Kofi Annan, the U.N. Secretary-General adressed a statement to the Sudanese government showing concern of its inability to stop what has been previously called as the worst humanitarian crisis in history.
Annan spoke on Wednesday as his special representative for Darfur, Dutchman Jan Pronk, briefed the 15-member Security Council on reports that Arab militia, called Janjaweed, were continuing to terrorise African villagers in Sudan's west.
The 15-month conflict has killed at least 30,000 people, forced villagers into concentration-camp type compounds and left 2 million people without enough food and medicine, reports Reuters.
"There have been encouraging steps on the humanitarian front," Annan said at a news conference. "But there has been little progress on human rights and I regret to say there are continuing reports of attacks by the Janjaweed militia."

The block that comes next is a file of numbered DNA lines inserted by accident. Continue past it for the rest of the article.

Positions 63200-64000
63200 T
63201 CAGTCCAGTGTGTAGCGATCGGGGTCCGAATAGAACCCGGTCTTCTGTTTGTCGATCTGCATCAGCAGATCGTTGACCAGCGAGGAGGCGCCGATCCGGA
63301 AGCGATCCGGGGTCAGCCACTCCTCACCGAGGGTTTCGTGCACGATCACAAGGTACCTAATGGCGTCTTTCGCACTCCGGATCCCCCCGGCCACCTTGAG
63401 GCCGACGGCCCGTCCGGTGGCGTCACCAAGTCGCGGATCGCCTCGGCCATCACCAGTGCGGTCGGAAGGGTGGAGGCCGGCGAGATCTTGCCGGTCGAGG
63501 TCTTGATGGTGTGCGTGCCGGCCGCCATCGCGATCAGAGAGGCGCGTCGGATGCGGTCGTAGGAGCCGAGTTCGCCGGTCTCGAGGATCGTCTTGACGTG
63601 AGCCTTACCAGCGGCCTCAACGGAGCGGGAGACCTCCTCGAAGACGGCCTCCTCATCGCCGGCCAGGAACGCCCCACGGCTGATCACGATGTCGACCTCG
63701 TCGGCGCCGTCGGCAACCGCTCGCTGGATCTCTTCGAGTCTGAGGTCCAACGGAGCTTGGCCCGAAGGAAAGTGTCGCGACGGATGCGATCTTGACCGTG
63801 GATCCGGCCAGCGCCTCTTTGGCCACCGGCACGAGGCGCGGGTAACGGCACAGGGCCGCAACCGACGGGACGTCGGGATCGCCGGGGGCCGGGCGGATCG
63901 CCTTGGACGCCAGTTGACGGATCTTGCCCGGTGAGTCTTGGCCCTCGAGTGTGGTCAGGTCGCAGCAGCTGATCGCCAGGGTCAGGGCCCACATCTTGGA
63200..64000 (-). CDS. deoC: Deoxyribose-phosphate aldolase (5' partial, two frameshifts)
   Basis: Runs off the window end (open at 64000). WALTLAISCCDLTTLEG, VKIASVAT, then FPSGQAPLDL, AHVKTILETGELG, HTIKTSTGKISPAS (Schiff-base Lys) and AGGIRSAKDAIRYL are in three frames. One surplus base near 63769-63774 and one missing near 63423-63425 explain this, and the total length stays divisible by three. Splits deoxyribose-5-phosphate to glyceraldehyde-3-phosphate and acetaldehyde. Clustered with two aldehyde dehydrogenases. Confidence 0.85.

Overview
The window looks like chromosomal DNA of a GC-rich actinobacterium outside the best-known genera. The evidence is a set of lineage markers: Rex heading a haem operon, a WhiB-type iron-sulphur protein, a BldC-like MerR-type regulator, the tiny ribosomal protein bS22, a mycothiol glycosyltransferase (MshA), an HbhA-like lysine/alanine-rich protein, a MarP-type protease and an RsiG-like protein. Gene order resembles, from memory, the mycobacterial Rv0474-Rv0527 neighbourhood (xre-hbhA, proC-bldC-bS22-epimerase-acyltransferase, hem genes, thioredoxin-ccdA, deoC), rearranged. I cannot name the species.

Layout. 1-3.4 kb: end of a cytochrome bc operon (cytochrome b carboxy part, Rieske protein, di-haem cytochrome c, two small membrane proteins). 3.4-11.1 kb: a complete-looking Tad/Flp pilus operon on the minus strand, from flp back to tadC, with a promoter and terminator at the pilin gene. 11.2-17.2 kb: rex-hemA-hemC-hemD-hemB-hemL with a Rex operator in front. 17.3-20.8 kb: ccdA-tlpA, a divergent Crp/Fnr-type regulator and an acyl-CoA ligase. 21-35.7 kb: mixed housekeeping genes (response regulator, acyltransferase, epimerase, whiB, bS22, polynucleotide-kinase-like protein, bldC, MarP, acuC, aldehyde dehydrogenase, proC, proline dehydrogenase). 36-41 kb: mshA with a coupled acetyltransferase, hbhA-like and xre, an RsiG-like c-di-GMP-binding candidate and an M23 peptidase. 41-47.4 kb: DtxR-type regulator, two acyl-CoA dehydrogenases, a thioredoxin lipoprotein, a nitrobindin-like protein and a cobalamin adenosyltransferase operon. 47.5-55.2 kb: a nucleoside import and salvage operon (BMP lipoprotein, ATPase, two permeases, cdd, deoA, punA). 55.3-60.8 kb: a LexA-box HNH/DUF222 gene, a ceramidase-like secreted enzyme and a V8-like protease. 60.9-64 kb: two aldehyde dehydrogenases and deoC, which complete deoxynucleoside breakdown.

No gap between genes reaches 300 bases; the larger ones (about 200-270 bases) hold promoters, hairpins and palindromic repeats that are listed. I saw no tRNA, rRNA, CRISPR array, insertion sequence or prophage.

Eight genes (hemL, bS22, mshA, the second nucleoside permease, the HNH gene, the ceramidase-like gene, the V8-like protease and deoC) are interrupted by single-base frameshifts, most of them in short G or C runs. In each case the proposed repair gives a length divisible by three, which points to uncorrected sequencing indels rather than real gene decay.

"The urgency is there, and the Sudanese government doesn't have forever," Annan told a news conference after Pronk - Annan's special representative in Khartoum, briefed the U.N. Security Council on Darfur.
The rebels promised Annan in a July 3 agreement that they would crack down on the Janjaweed militia and other outlawed rebel groups, but Pronk said the government has made "no progress whatsoever" in honoring its pledge.
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